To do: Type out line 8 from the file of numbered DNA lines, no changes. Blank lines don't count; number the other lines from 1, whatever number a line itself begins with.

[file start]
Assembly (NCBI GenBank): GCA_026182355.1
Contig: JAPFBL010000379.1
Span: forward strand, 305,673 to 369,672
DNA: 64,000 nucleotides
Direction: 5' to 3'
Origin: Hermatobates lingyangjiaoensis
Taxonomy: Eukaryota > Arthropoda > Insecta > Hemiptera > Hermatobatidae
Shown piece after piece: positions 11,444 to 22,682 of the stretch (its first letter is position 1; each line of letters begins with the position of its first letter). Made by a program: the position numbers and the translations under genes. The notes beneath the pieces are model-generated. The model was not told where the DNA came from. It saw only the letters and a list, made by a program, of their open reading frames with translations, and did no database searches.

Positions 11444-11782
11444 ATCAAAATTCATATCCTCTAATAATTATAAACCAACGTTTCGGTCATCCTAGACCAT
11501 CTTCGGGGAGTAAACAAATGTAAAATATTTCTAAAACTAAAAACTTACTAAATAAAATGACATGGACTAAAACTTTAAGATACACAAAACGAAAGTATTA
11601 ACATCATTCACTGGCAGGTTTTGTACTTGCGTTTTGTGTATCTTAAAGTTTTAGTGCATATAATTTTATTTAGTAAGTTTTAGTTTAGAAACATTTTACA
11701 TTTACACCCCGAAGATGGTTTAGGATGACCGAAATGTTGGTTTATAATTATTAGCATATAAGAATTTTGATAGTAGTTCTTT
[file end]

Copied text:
Shown piece after piece: positions 11,444 to 22,682 of the stretch (its first letter is position 1; each line of letters begins with the position of its first letter). Made by a program: the position numbers and the translations under genes. The notes beneath the pieces are model-generated. The model was not told where the DNA came from. It saw only the letters and a list, made by a program, of their open reading frames with translations, and did no database searches.